Dublin promoter Buzz O’Neill is taking a strict no-GHB policy when it comes to his clubs
Dublin club promoter Buzz O’Neill has taken a stand against the drug GHB, colloquially known simply as ‘G’. Buzz recently began enforcing a lifetime ban on patrons of his clubs who use GHB.
“If you are DUMB enough to take GHB be SMART enough to go somewhere else. You will be BARRED for life from half the clubs and bars on the scene,” read the new signs in Buzz’s club.
— buzz o neill maxwell (@buzzoneill) August 15, 2016
“I was just sick of seeing the way the scene is,” Buzz told GCN.
“Over the last few months, particularly over this summer there’s a different atmosphere, just something different” in clubs, Buzz explained. After doing some investigation into the change, Buzz became aware that GHB use had spiked.
“A lot of people are taking GHB. I’m not saying there are queues of ambulances outside clubs [right now] but I don’t want to see queues of ambulances outside my clubs,” Buzz declared, explaining the pre-emptive logic behind his recent ban.
“I’ve seen a few taken away this summer and as far as I’m concerned that’s a few too many.”
Drug Of Choice
GHB has grown in popularity in tandem with the growth in Dublin’s after party scene.
The drug, which also goes by the name liquid ecstasy, induces euphoria and heightens libido, which is one of the reasons that it has become so popular on the London chemsex scene, and it continues to grow in popularity here.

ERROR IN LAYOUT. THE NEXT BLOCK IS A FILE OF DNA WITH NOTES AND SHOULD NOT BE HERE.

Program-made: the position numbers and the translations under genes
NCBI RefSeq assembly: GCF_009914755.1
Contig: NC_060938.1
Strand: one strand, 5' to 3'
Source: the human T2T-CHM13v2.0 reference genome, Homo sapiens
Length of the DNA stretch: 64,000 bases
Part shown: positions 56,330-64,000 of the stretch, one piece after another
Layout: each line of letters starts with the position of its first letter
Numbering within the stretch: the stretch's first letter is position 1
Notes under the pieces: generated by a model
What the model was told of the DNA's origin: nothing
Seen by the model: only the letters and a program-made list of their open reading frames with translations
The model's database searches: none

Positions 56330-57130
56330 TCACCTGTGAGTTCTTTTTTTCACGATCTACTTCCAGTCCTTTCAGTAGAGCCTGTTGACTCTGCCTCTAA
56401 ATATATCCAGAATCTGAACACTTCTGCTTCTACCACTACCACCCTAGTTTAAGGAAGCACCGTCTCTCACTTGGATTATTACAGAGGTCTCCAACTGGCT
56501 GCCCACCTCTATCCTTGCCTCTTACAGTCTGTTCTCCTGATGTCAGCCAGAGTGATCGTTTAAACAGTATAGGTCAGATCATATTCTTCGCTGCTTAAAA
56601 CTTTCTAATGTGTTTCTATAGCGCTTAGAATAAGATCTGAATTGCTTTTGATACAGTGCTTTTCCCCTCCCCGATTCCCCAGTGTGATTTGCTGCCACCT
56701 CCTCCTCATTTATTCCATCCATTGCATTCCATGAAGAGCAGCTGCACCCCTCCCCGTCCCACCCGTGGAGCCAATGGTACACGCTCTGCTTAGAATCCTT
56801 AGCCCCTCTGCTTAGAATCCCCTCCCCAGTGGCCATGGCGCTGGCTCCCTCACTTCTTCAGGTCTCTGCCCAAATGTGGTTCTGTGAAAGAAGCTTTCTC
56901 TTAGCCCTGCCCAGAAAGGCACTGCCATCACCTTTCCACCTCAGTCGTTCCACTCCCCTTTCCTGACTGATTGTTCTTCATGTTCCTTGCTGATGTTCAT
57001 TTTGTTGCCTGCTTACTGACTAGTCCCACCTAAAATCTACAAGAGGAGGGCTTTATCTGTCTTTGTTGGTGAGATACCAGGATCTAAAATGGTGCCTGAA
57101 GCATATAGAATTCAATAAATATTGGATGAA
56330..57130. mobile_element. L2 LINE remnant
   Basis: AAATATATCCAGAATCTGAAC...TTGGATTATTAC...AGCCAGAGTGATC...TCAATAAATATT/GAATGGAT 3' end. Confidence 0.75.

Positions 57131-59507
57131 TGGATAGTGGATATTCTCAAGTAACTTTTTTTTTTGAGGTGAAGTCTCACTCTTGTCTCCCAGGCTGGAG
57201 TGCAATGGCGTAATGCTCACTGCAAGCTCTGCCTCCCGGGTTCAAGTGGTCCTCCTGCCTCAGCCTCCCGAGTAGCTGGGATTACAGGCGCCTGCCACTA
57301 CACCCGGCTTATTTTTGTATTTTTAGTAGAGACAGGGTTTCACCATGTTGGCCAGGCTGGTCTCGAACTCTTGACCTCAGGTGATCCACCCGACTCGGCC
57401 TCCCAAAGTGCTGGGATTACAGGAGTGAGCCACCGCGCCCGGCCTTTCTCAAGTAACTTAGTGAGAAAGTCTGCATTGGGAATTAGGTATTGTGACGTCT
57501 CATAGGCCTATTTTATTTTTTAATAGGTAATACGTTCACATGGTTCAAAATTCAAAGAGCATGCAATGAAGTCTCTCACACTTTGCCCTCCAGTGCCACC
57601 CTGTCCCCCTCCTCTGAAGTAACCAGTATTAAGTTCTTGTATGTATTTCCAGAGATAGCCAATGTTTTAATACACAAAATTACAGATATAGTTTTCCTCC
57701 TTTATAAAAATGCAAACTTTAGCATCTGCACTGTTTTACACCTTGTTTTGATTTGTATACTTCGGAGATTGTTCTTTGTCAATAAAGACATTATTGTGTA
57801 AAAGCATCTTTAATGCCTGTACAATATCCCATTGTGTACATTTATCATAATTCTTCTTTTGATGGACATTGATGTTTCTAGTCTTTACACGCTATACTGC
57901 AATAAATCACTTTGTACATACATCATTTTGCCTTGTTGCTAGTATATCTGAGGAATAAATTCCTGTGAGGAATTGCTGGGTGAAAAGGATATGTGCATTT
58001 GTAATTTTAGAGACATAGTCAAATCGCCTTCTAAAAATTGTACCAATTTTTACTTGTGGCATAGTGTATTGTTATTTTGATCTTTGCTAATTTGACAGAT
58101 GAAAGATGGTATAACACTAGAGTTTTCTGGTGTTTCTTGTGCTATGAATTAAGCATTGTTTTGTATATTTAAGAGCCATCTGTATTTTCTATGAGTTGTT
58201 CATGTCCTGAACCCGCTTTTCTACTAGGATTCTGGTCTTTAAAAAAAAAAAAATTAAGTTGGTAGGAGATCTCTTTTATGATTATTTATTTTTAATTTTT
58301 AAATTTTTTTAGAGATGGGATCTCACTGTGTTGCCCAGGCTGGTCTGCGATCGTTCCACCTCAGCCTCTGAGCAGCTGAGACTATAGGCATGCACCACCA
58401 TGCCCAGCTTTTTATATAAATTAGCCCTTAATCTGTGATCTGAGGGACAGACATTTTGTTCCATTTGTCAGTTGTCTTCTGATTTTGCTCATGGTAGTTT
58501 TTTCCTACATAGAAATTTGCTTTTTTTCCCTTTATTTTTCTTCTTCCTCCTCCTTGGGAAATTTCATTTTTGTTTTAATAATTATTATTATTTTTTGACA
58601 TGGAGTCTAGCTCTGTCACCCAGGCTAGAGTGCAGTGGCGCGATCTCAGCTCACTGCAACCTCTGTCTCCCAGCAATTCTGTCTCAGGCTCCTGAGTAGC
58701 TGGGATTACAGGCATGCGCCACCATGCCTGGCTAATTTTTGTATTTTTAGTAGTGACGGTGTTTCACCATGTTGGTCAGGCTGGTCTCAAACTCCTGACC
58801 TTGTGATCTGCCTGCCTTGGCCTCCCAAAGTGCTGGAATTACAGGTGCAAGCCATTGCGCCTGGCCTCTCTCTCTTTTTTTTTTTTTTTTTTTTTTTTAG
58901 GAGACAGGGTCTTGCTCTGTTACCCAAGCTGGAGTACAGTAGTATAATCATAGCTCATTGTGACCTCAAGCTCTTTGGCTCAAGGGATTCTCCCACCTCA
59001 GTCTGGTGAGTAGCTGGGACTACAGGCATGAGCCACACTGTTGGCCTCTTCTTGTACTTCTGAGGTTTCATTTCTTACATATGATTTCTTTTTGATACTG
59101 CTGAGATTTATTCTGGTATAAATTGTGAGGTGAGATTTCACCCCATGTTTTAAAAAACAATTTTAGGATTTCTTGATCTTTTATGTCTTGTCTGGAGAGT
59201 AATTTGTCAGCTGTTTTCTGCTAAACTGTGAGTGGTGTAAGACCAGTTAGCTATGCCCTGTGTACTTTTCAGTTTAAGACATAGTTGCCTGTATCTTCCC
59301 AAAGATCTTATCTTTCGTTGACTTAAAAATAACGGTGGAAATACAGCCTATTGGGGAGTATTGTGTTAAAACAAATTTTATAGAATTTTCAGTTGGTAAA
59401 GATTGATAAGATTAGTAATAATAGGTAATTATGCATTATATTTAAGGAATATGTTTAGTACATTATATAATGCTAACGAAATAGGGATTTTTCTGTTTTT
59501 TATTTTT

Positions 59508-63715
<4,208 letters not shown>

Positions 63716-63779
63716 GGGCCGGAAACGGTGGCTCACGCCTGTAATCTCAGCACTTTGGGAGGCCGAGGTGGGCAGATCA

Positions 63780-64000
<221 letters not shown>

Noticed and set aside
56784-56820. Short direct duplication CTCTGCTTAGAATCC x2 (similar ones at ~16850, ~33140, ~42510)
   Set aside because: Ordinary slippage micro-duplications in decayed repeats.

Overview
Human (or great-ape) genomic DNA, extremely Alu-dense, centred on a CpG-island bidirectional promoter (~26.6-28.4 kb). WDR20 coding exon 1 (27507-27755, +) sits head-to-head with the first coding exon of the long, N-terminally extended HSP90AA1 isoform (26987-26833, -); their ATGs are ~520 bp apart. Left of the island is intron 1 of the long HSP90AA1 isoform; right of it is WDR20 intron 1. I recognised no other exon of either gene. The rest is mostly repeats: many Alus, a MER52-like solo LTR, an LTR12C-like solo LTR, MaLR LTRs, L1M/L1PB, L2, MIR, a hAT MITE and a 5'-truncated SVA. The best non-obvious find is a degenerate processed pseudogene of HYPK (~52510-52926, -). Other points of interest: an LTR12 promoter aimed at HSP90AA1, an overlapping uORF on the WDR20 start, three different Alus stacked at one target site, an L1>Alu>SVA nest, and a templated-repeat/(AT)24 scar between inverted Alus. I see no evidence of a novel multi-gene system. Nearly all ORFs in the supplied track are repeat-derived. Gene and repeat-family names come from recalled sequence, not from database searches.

“The afterparty circuit and all of that and the after-afterparty circuit in people’s houses and [GHB] just seems to be the drug of choice.”
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“And the problem with it is, I’m no shrinking violet when it comes to drugs here OK, and I’m not preaching to anybody to not take it, or not do any of that. That’s not what we’re trying to say here. What we’re trying to say here is that this drug is out there, you need to be careful.”
Both GHB and alcohol act as central nervous system depressants, which means that they lower respiration and heart rate. But when both alcohol and GHB are mixed, they both work reduce respiration and heart rate, sometimes to fatal levels.
“We want to try and create an awareness campaign around it, but we’re not lecturing at people. People do what they want with there lives.”
“But what we are saying to them is this drug doesn’t come with instructions or warnings on a label and because of its very form, it’s a liquid drug and people are taking it in incorrect measures, if you want to put it that way.”
“And they’re ODing, and there are a lot of people and they OD and they come back and they think they’re OK and they’re taking it with alcohol which every health authority will tell you is a massive no no.”
Since alcohol is sold in clubs and GHB reacts adversely with it, frequently causing death, it makes sense for clubs to ban the substance.
“So all the clubs are getting together over the next week and Gay Switchboard have been in touch with the HSE and they’re meeting them next week and we are going to wait for their lead on what they come back with on an education and an awareness program,” Buzz said.
“You’re going to see over the next few months all the clubs and bars getting together and pushing that education and awareness campaign about it.”
“As I said, I don’t want to be lecturing people what to do with their lives but we are saying that there are certain precautions that you have to take.”
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